once. If you are exceptionally lucky, it still retains its original barrel.
How many countries has your M1 Garand served. During World War II, M1
Garands were shipped to all our major allies -- Great Britain, Nationalist
China and all Latin American allied belligerents. After their liberation,
we reequipped the entire Free French Army, then did the same for Belgian,
Philippine and some Italian forces. Allied fighting forces from occupied
countries included those from Poland, Czechoslovakia, Yugoslavia and Greece.
In the immediate aftermath of the war. M1 Garands were furnished to Norway,
Denmark, Italy, the Japanese Defense Forces, South Korea and the new States
of Israel. Some of these rifles were returned in later years and more were
shipped during the Cold War as military aid. How many hundreds of thousands
of the 6 million M1 Garands were sent overseas as military aid will probably
never be known. Meanwhile, those M1 Garands that served with U.S. forces
saw service from the Korean peninsula to the Dominican Republic before being
retired. A very few were supplied to civilian match shooters through the
Director of Civilian Marksmanship program and many hundreds of thousand
more were destroyed, cut up with torches or band saw, or crushed and sold
for scrap metal. So, as a rule of thumb, any M1 Garand marked with an importer's
stamp has probably had the vast majority of its parts replaced.
Those M1 Garands without importer's marks were probably obtained through the Civilian Marksmanship Program which has been releasing M1 Garands since the early 1960s. As these rifles were prepared by various Army installations and had to be "serviceable" they will have been refurbished and parts upgraded to the latest standard at the time of the rifle's shipment. In the early 1980s, one of the author's received a very nice M1 Garand manufactured in September 1943. Most of the parts were correct for its period of manufacture with the exception of the front sight, gas cylinder, operating rod and trigger assembly. These parts had been upgraded to the latest specifications. Fortunately, barrel and stock were correct for the period of manufacture. But at that time, the pool of M1 Garand parts that later formed, did not exist nor was there a great deal of data to help the collector.
Today, a huge inventory of spare parts exists in this country and literally hundreds of dealers can supply you with whatever you need. Since the mid-1980s, many collectors have restored numerous M1 Garands to original configuration at relatively low cost. Our book, "The M1 Garand, 1956 to 1957," published by North Cape Publications as part of their "For Collector's Only®" series, shows you how to do likewise.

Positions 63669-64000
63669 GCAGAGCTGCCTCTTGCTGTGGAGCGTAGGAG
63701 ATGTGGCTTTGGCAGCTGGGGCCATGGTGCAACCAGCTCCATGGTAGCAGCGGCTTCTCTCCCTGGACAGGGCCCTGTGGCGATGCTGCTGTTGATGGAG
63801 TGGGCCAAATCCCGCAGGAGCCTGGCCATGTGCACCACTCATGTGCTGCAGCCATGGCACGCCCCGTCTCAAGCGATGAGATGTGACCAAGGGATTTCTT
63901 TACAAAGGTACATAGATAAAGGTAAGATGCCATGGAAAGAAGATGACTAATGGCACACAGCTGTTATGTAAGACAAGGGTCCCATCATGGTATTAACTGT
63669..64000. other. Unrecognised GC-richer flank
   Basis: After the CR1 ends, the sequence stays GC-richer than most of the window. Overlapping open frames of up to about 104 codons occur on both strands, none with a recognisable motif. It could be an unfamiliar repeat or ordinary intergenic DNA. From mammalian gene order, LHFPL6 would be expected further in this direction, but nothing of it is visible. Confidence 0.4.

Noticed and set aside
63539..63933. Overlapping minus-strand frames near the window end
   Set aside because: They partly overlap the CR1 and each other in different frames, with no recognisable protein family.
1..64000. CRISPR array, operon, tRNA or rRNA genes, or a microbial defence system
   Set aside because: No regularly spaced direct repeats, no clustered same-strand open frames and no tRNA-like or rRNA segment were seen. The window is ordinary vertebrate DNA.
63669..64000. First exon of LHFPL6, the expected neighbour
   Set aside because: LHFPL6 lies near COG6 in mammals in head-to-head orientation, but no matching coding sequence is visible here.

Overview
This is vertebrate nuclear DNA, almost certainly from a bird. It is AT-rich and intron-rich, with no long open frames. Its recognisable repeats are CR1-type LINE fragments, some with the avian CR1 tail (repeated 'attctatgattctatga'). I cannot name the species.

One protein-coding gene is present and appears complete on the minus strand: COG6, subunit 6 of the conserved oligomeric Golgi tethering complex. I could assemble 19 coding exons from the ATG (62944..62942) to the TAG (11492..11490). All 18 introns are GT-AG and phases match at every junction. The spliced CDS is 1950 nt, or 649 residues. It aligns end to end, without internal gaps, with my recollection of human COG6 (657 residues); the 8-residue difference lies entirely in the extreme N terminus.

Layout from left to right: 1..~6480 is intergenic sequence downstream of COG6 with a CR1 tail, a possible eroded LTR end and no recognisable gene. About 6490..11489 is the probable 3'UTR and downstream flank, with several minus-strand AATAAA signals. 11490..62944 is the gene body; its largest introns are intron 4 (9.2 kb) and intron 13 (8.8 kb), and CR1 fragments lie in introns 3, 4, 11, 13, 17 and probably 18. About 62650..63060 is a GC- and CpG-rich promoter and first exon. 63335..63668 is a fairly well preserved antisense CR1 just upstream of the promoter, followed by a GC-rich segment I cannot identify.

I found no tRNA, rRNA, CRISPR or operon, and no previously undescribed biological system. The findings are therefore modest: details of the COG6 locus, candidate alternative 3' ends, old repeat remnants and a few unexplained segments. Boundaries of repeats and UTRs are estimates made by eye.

The following paragraphs, excerpted from the book, will provide a quick
overview of the process of restoring an M1 Garand.
Restoration starts with an examination of the receiver (Figure 1), not only for serviceability and safety, but for its markings. It was the practice of the U.S. Army's Ordnance Corps to mark a drawing number, which also served as a part number, on most major parts of battle rifles until the end of the Korean War. The drawing number was preceded by a letter, A, B, C or D which related to the size of the part's engineering drawing. For instance, the drawing number for the original M1 Receiver was D28921. The "D" indicated that the engineering drawing was done on a 22 by 34 sheet of paper and the number was a sequential value assigned to the part; the Alphanumeric designation served to identify both the part and its drawing in case a problem arose in manufacture or use and the part needed to be redesigned or in any other way altered. In succeeding years, as engineering and manufacturing changes were made to any part, the drawing number was modified by a sequential suffix, i.e., -1, -2 etc. The M1 receiver was altered 43 times during its period of manufacture.
Sub-contractors building the M1 were also required to follow this same practice. Those receivers manufactured by Winchester were marked either with the suffix "-2" or "WIN-13." Post-World War II Garands manufactured by outside contractors International Harvester and Harrington & Richardson used the part number "D652891-42" through "-N" and "652891" through "D-652891-E."
For the collector, these numbers and their suffixes make it possible to determine the receiver's period of manufacture. For instance, a receiver with the serial number 1,823,965 and a drawing number D28291-29 would have been manufactured at the Springfield National Armory between July and August 1944, in the serial range 1,765,200 to 1,900,000.
Of course, it is possible to check the serial number stamped on the back
of the receiver to determine the period of manufacture. But in the 1950s
and 1960s when M1 Garands were very scarce collector's items, receivers
that had been demilitarized -- cut or torched in half -- and sold for scrap
metal, were rewelded by enterprising gunsmiths and reassembled as original
rifles. By comparing the drawing number and the serial number, you can go